Aquilini Family Blend 2017
Lush. Layered. Fresh. Bright aromas of African espresso, raspberries, and rose powder burst from the glass. The wine is balanced with well-integrated acidity and framed by firm, ripe tannins. Energetic and fresh, this wine is approachable in its youth yet will age gracefully over the next decade.
Critical AcclaimAll Vintages
Though the wine is still locked up tight, swirling coaxes out aromas of blackberry, graphite, wood spice, licorice, dried herbs and menthol. The flavors are rich and full-bodied. The tannins give a firm, dry, almost unyielding grip. There’s plenty of acidity to stand it all up. Patience is required here. Don’t touch before 2028.
Aquilini is the name of the family, the company, and represents their best foot forward. It’s the epitome of Red Mountain, bold, tannic, full-bodied and meant to just be the beginning of many more vintages and continued critical acclaim.
A coveted source of top quality red grapes among premier Washington producers, the Red Mountain AVA is actually the smallest appellation in the state. As its name might suggest, it is actually neither a mountain nor is it composed of red earth. Instead the appellation is an anticline of the Yakima fold belt, a series of geologic folds that define a number of viticultural regions in the surrounding area. It is on the eastern edge of Yakima Valley with slopes facing southwest towards the Yakima River, ideal for the ripening of grapes. The area’s springtime proliferation of cheatgrass, which has a reddish color, actually gives the area the name, "Red" Mountain.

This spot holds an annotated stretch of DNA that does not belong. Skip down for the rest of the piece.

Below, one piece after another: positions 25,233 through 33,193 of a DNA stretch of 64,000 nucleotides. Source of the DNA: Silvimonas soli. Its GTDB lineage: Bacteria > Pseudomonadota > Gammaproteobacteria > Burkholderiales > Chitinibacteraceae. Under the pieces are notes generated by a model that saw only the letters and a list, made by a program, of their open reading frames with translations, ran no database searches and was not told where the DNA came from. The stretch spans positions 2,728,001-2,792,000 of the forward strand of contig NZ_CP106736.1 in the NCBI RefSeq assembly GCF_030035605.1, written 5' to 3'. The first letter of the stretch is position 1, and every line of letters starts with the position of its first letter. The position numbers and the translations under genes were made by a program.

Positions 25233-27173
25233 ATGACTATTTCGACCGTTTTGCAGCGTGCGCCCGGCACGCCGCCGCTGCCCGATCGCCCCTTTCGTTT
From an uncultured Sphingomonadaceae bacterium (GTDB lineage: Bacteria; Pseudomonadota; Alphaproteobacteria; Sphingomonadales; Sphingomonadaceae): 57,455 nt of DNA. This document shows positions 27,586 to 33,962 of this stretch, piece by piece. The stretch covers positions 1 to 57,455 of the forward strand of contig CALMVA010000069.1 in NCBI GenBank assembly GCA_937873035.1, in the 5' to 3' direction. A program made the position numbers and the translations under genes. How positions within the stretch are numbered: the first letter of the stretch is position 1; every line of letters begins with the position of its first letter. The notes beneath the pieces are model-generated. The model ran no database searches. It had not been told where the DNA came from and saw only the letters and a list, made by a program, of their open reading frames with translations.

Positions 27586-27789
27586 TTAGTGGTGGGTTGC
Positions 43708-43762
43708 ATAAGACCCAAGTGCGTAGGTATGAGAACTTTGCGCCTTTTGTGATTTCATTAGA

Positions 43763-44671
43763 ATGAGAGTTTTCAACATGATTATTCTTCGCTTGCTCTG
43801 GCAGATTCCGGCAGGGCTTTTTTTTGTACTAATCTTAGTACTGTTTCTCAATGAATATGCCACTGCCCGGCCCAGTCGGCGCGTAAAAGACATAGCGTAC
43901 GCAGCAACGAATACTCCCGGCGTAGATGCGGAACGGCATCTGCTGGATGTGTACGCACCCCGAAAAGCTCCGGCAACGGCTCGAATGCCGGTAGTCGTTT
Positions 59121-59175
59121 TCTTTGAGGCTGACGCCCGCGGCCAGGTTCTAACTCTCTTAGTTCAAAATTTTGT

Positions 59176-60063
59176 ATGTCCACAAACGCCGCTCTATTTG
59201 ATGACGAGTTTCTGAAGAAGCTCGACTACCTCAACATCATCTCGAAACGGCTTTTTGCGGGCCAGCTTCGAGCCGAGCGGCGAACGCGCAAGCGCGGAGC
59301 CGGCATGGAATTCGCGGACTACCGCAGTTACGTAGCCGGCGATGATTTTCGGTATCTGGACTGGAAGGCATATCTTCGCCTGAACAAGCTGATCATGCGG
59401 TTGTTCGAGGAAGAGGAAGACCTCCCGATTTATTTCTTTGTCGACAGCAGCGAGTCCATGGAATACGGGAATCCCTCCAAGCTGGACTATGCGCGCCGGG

Red Mountain produces some of the most mineral-driven, tannic and age-worthy red wines of Washington and there are a few reasons for this. It is just about the hottest appellation with normal growing season temperatures commonly reaching above 90F. The soil is particularly poor in nutrients and has a high pH, which results in significantly smaller berry sizes compared to varietal norms. The low juice to skin ratio in smaller berries combined with the strong, dry summer winds, leads to higher tannin levels in Red Mountain grapes.
The most common red grape varieties here are Cabernet Sauvignon, Merlot, Cabernet Franc and Syrah, among others. Limited white varieties are grown, namely Sauvignon blanc.
The reds of the area tend to express dark black and blue fruit, deep concentration, complex textures, high levels of tannins and as previously noted, have good aging capabilities.
One of the world’s most classic and popular styles of red wine, Bordeaux-inspired blends have spread from their homeland in France to nearly every corner of the New World. Typically based on either Cabernet Sauvignon or Merlot and supported by Cabernet Franc, Malbec and Petit Verdot, the best of these are densely hued, fragrant, full of fruit and boast a structure that begs for cellar time. Somm Secret—Blends from Bordeaux are generally earthier compared to those from the New World, which tend to be fruit-dominant.